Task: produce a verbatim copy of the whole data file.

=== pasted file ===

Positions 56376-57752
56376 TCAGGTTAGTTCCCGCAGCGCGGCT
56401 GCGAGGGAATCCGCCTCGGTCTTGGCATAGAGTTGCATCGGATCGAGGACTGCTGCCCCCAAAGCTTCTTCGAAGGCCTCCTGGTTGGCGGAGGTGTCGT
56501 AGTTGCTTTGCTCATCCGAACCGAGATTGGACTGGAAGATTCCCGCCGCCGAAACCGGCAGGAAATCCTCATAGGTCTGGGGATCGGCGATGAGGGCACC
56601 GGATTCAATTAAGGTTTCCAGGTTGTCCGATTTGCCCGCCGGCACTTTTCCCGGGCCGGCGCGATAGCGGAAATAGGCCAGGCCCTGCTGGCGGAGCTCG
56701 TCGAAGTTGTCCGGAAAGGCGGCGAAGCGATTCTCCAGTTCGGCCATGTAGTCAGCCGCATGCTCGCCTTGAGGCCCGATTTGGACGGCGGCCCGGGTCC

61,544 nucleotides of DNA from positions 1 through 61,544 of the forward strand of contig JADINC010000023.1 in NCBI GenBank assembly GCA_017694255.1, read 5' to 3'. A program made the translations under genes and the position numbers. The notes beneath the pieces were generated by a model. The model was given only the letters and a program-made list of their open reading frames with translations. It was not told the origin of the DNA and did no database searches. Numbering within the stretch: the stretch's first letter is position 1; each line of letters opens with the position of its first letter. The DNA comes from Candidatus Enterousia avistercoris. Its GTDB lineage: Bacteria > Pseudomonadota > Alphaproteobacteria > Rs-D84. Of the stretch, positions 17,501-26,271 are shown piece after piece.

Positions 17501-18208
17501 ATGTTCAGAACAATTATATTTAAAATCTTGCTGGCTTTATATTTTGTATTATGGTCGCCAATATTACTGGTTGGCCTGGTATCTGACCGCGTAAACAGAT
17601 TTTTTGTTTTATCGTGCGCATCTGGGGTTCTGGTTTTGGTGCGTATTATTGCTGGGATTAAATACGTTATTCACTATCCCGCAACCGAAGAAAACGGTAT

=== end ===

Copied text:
Positions 56376-57752
56376 TCAGGTTAGTTCCCGCAGCGCGGCT
56401 GCGAGGGAATCCGCCTCGGTCTTGGCATAGAGTTGCATCGGATCGAGGACTGCTGCCCCCAAAGCTTCTTCGAAGGCCTCCTGGTTGGCGGAGGTGTCGT
56501 AGTTGCTTTGCTCATCCGAACCGAGATTGGACTGGAAGATTCCCGCCGCCGAAACCGGCAGGAAATCCTCATAGGTCTGGGGATCGGCGATGAGGGCACC
56601 GGATTCAATTAAGGTTTCCAGGTTGTCCGATTTGCCCGCCGGCACTTTTCCCGGGCCGGCGCGATAGCGGAAATAGGCCAGGCCCTGCTGGCGGAGCTCG
56701 TCGAAGTTGTCCGGAAAGGCGGCGAAGCGATTCTCCAGTTCGGCCATGTAGTCAGCCGCATGCTCGCCTTGAGGCCCGATTTGGACGGCGGCCCGGGTCC

61,544 nucleotides of DNA from positions 1 through 61,544 of the forward strand of contig JADINC010000023.1 in NCBI GenBank assembly GCA_017694255.1, read 5' to 3'. A program made the translations under genes and the position numbers. The notes beneath the pieces were generated by a model. The model was given only the letters and a program-made list of their open reading frames with translations. It was not told the origin of the DNA and did no database searches. Numbering within the stretch: the stretch's first letter is position 1; each line of letters opens with the position of its first letter. The DNA comes from Candidatus Enterousia avistercoris. Its GTDB lineage: Bacteria > Pseudomonadota > Alphaproteobacteria > Rs-D84. Of the stretch, positions 17,501-26,271 are shown piece after piece.

Positions 17501-18208
17501 ATGTTCAGAACAATTATATTTAAAATCTTGCTGGCTTTATATTTTGTATTATGGTCGCCAATATTACTGGTTGGCCTGGTATCTGACCGCGTAAACAGAT
17601 TTTTTGTTTTATCGTGCGCATCTGGGGTTCTGGTTTTGGTGCGTATTATTGCTGGGATTAAATACGTTATTCACTATCCCGCAACCGAAGAAAACGGTAT